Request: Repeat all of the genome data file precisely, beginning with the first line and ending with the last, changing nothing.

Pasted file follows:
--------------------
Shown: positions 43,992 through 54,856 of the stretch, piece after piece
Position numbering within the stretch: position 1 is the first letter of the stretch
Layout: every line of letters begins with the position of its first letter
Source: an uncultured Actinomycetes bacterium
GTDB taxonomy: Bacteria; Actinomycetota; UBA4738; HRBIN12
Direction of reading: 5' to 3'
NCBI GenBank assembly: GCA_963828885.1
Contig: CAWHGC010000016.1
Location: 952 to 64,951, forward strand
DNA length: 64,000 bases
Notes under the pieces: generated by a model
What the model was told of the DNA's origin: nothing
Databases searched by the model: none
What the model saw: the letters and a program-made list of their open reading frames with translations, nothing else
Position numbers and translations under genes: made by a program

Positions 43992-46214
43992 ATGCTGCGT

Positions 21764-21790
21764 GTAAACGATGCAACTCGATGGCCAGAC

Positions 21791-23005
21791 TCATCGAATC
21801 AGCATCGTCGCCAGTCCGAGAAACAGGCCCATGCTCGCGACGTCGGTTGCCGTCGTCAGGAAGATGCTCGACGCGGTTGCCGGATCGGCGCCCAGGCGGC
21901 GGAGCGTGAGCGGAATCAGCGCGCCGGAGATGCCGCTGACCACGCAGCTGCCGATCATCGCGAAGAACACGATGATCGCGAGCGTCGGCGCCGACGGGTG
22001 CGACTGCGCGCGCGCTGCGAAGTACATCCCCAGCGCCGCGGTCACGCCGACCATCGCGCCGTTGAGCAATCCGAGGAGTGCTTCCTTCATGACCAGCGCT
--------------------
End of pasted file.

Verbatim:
Shown: positions 43,992 through 54,856 of the stretch, piece after piece
Position numbering within the stretch: position 1 is the first letter of the stretch
Layout: every line of letters begins with the position of its first letter
Source: an uncultured Actinomycetes bacterium
GTDB taxonomy: Bacteria; Actinomycetota; UBA4738; HRBIN12
Direction of reading: 5' to 3'
NCBI GenBank assembly: GCA_963828885.1
Contig: CAWHGC010000016.1
Location: 952 to 64,951, forward strand
DNA length: 64,000 bases
Notes under the pieces: generated by a model
What the model was told of the DNA's origin: nothing
Databases searched by the model: none
What the model saw: the letters and a program-made list of their open reading frames with translations, nothing else
Position numbers and translations under genes: made by a program

Positions 43992-46214
43992 ATGCTGCGT

Positions 21764-21790
21764 GTAAACGATGCAACTCGATGGCCAGAC

Positions 21791-23005
21791 TCATCGAATC
21801 AGCATCGTCGCCAGTCCGAGAAACAGGCCCATGCTCGCGACGTCGGTTGCCGTCGTCAGGAAGATGCTCGACGCGGTTGCCGGATCGGCGCCCAGGCGGC
21901 GGAGCGTGAGCGGAATCAGCGCGCCGGAGATGCCGCTGACCACGCAGCTGCCGATCATCGCGAAGAACACGATGATCGCGAGCGTCGGCGCCGACGGGTG
22001 CGACTGCGCGCGCGCTGCGAAGTACATCCCCAGCGCCGCGGTCACGCCGACCATCGCGCCGTTGAGCAATCCGAGGAGTGCTTCCTTCATGACCAGCGCT